Bangkok Airways is currently an official sponsor of Chiangrai UTD, Sukhothai FC, Chiang Mai FC, Trat FC,[28] Lampang FC, Krabi FC, Kasetsart FC Bangkok Christian College FC and Borussia Dortmund[29].


  1. ^ a b Kositchotethana, Boonsong (2016-02-27). "TAA, Bangkok Airways post healthy profits". Bangkok Post. Retrieved 27 February 2016.
  2. ^ http://ba.listedcompany.com/misc/ar/20150422-ba-ar2014-en.pdf
  3. ^ "Contact Us Archived 12 May 2010 at the Wayback Machine.." Bangkok Airways. Retrieved on 12 May 2010.
  4. ^ a b "Directory: World Airlines". Flight International. 27 March 2007. p. 84.
  5. ^ Airways Flight Schedule Archived 9 December 2008 at the Wayback Machine., Retrieved on 26 November 2008
  6. ^ Bangkok Airways selects A350 for new long range services 30 December 2005
  7. ^ "Bangkok Airways appears to cancel A350-800 order". Flightglobal.com. 2011-09-06. Retrieved 2012-11-08.
  8. ^ "Bangkok Airways receive the Royal Garuda Emblem". Travel Blackboard. 16 April 2007. Retrieved 24 January 2011.
  9. ^ "Bangkok Airways Recertified". Airliner World (May 2017): 16. |access-date= requires |url= (help)
  10. ^ [1]
  11. ^ "Bangkok Airways Plans Koh Samui - Chengdu Service from July 2016". routesonline. Retrieved 15 June 2016.
  12. ^ "Bangkok Airways plans Koh Samui Chongqing launch in July 2017". www.routesonline.com. Routes Online. Retrieved 6 June 2017.
  13. ^ "Bangkok Airways delays Koh Samui China launch to Dec 2016". routesonline. Retrieved 6 September 2016.
  14. ^ "Bangkok Airways Adds Phuket Hat Yai Route from late-Oct 2015". Airlineroute.net. 5 August 2015. Retrieved 5 August 2015.
  15. ^ "Bangkok Airways Revises Planned Da Nang Launch to late-May 2016". airlineroute. Retrieved 25 February 2016.
  16. ^ https://www.routesonline.com/news/38/airlineroute/276612/bangkok-airways-files-chiang-mai-hanoi-schedule-in-s18/
  17. ^ "Profile on Bangkok Airways". CAPA. Centre for Aviation. Archived from the original on 2016-10-29. Retrieved 2016-10-29.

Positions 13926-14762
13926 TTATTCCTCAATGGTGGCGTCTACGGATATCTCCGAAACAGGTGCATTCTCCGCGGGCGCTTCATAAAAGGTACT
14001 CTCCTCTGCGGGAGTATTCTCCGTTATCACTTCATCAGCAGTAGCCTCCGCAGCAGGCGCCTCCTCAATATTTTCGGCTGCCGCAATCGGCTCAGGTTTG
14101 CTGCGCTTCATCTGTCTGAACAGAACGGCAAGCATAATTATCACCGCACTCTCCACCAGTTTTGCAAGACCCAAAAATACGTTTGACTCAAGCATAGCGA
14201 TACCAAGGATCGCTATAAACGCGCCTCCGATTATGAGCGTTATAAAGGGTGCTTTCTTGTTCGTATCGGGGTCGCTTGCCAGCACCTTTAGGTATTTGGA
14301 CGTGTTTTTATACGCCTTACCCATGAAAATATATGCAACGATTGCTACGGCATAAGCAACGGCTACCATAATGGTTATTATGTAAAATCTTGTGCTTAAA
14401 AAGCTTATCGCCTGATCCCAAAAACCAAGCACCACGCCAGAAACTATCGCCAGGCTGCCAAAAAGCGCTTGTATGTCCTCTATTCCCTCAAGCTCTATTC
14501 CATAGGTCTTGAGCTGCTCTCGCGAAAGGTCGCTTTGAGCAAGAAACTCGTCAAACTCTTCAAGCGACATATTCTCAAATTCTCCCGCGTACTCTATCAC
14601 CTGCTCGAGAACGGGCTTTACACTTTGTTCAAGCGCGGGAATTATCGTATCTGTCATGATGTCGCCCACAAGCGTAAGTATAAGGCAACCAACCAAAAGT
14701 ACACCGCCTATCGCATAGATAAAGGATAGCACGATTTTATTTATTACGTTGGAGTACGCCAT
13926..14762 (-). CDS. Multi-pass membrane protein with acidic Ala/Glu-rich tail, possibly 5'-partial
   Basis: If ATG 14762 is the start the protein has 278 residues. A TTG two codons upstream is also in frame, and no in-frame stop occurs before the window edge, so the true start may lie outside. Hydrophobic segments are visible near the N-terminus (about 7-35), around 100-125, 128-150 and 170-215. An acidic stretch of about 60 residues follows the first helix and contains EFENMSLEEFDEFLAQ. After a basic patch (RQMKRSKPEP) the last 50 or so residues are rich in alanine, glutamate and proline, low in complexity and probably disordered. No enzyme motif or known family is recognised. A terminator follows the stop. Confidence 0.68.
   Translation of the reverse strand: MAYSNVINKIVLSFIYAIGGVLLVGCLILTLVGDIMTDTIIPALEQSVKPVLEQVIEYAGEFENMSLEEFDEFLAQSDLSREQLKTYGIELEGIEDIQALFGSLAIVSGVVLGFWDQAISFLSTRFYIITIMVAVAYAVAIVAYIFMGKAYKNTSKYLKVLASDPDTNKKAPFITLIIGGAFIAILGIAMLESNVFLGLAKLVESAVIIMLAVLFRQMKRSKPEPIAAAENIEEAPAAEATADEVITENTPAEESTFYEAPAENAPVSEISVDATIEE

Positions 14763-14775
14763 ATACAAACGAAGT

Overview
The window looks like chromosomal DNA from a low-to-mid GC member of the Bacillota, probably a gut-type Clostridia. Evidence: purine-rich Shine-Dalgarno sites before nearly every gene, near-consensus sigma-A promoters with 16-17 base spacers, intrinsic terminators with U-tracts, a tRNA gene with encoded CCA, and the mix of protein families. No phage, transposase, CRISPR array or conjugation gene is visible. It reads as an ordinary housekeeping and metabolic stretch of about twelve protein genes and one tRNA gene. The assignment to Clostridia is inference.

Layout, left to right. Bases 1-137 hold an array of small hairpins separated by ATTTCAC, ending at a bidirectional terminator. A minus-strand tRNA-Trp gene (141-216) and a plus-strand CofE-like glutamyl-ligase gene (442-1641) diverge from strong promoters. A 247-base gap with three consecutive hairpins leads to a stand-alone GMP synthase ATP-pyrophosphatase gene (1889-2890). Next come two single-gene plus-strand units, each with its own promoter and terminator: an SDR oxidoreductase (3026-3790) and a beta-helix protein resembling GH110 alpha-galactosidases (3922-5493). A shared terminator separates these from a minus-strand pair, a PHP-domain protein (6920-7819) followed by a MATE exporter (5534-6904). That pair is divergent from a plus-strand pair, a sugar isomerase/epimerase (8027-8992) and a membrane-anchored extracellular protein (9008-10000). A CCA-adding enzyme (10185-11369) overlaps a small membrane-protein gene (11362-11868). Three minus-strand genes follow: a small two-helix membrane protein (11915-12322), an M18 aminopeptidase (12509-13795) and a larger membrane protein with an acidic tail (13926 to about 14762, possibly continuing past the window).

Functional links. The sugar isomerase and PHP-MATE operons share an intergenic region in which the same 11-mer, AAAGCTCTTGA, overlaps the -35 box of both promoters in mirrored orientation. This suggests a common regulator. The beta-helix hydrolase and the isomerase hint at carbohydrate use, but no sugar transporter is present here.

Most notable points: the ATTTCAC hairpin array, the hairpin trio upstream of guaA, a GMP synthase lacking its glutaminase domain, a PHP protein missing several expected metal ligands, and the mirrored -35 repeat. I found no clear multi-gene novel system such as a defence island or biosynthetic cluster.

18. ^ . routesonline.com https://www.routesonline.com/news/38/airlineroute/277286/el-al-bangkok-airways-begins-codeshare-service-from-late-march-2018/. Missing or empty |title= (help)
  19. ^ "Xiamen Airlines plans Bangkok Airways codeshare partnership". routesonline.com.
  20. ^ "Bangkok Airways receives its latest Airbus A319". bangkokair.com (Press release). 12 July 2017. Retrieved 16 July 2017.
  21. ^ https://www.flightglobal.com/news/articles/singapore-bangkok-airways-signs-for-four-atr-72s-445661/
  22. ^ "Company Profile". January 27, 2017.
  23. ^ "Thai Airways to end Bkk-Samui flights". The Nation. Bangkok. 2 June 2018. Retrieved 27 June 2018.
  24. ^ ASN Aircraft accident Hawker Siddeley HS-748-243 Srs. 2A HS-THH Udon Thani Airport (UTH)
  25. ^ "Koh Samui crash". Plane Crash Info. Archived from the original on 9 March 2014. Retrieved 6 October 2014.
  26. ^ Manager Online "" -
  27. ^ Shearing, Caroline (5 August 2009). "Koh Samui airport reopens after plane crash". The Daily Telegraph. London. Retrieved 26 April 2010.
  28. ^ "Bangkok Airways is the sponsor of Trat FC" Siamsport on 24 February 2014
  29. ^ "Bangkok Airways is the sponsor of Borussia Dortmund" Siamsport on 27 March 2018

External links

Media related to Bangkok Airways at Wikimedia Commons